A few more highlights! The longer I get away from writing about Readercon this year, the more it evanesces, which reminds me of my favorite line from Strange Days, when Angela Bassett (goddess) says to Ralph Fiennes (demigod), “Memories are meant to fade, Lenny. They’re designed that way for a reason.”
I began Saturday with a rehearsal up in our room, and then attended two gorgeous readings: Mikki Kendall and Ken Schneyer.
Mikki read her FIERCE AND TWISTED Snow White retelling, and also from a new urban fantasy, and in my opinion, she could have gone on reading and I would have been happy. Mikki may or may not have accused Julia SparkyMonster and I of pressuring her to WRITE MORE FICTION so she can READ IT TO US, but I dunno, does sitting in the front row and batting our eyelashes at the author and bouncing in our seats constitute PRESSURE?
Kenneth Schneyer gave us the first few sections of a novella called “Keepsakes”–which was utterly fascinating, and I wish it were finished and polished and PUBLISHED so I could READ THE WHOLE THING.
Later that afternoon, I went to Mike Allen’s reading (BEAUTIFUL SPIDERS! At least, I think they were spiders. SPIDER MATRIARCH QUEENS! From his short story collection Spider Tapestries). And to Delia Sherman’s reading!
Delia gave us the DELICIOUS beginning of THE EVIL WIZARD SMALLBONE, which I’ve read in several drafts and think is just SPLENDID GOOD FUN. With cats and dogs and were-things and wizards, oh my.
Then I did MY reading. And you know, I love to perform.
I’d vacillated between reading from Bone Swans (again) (because the title story will soon appear in Paula Guran’s Year’s Best Science Fiction and Fantasy Novellas 2016!) (and also two stories are being reprinted in Lightspeed and Apex!) or from “The Two Paupers” (again) (since it’s coming out in Rich Horton’s Year’s Best) . . .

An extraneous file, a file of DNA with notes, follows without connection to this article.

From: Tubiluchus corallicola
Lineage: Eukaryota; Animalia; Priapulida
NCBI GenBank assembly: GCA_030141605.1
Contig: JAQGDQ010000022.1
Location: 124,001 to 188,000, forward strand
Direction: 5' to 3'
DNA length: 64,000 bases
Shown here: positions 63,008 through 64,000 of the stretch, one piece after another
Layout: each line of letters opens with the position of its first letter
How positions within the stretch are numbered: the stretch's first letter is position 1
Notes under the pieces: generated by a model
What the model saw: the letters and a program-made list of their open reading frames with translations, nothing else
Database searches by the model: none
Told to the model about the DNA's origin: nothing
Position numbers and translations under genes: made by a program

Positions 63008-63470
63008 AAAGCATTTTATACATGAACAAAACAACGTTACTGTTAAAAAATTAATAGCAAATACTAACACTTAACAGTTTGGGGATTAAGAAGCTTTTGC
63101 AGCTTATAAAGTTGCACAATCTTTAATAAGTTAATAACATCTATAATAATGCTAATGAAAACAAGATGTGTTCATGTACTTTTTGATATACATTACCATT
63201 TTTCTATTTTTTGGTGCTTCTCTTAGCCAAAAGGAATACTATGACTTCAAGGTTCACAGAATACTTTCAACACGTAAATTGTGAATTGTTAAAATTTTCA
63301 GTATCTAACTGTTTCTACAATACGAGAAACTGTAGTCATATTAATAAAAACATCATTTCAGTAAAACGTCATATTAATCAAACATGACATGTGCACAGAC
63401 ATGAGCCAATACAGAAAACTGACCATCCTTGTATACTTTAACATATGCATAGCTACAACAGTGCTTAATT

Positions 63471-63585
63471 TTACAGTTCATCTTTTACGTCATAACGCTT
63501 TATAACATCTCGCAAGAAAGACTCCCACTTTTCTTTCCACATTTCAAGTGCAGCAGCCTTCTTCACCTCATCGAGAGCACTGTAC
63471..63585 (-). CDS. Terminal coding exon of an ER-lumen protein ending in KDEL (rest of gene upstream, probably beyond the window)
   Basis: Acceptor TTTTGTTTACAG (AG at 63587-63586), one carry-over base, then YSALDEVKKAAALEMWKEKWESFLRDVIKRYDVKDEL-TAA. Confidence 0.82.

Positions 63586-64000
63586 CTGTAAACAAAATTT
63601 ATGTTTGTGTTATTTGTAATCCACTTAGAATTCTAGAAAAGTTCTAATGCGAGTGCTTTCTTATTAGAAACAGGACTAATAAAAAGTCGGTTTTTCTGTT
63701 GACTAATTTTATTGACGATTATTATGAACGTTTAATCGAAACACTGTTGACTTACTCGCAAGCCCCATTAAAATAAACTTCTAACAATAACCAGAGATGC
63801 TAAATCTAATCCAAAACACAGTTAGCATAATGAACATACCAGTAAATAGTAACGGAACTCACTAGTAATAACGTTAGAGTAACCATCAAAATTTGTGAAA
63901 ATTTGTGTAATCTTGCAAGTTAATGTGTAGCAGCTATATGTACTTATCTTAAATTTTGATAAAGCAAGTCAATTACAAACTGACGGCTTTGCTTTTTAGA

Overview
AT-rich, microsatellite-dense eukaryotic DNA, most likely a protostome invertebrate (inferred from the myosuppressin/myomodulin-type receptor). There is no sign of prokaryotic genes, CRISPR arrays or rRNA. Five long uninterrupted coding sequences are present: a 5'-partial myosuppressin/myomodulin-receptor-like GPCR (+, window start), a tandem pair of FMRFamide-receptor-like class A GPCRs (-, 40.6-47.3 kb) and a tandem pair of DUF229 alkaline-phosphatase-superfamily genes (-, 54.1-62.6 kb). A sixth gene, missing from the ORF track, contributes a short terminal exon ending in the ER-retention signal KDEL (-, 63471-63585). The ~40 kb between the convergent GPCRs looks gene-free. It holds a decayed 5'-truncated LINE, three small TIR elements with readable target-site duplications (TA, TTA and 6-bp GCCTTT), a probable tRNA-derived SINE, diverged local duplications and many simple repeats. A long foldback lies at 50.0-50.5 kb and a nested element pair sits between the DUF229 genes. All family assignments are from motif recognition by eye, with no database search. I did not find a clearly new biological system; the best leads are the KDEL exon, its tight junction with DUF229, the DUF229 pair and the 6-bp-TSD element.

But then I thought, “ALL FIVE PEOPLE WHO MIGHT COME TO MY READING HAVE HEARD IT ALL BEFORE!”
So instead, I read from my BRAND NEW SHORT STORY called “Lily-White and the Thief of Lesser Night.”
As people emptied out of Delia’s stuffed-full reading, I thought I’d have a scattered few friends at my reading. I figured 10 or 15 folks would be a TRIUMPH, but knew I’d be grateful for a handful.
BUT THEN PEOPLE KEPT COMING IN and I got VERY GIDDY! And there were MANY STRANGERS in the room. And I read to them, and they LAUGHED, and it was SO FUN!
I have since learned that “Lily-White and the Thief of Lesser Night” will in fact be published, but more on that later, when allowed.
I was so kerflummoxed by good-reading-adrenalin that I almost forgot to run off to my LADY BROMANCES panel! I’d been so looking forward to this. Check out the description:
Ladybromances. C.S.E. Cooney, Gwynne Garfinkle, Theodora Goss (leader), Victoria Janssen, Navah Wolfe. Our friendships are hugely important relationships in our lives, but fiction focuses primarily on romance. Friendships between women receive especially short shrift. We tend to have many more friendships than romantic partners and they can be just as strong and passionate as romances, so why does romance take precedence? What fiction has displayed strong friendships or romances between women? What kinds of stories would we like to see about this kind of relationship?
I’d read two books this year that impressed me with the core knot of female friends at their center: Nnedi Okorafor‘s Who Fears Death and Sharon Shinn‘s Jeweled Fire. I even wrote about them on Black Gate! I also got to talk about L. M. Montgomery a great deal, which made me happy.
Also, I want to read everything ever suggested by the panel and the audience but stupidly did not write anything down. Or did I? Now I can’t remember if I had a notebook that day.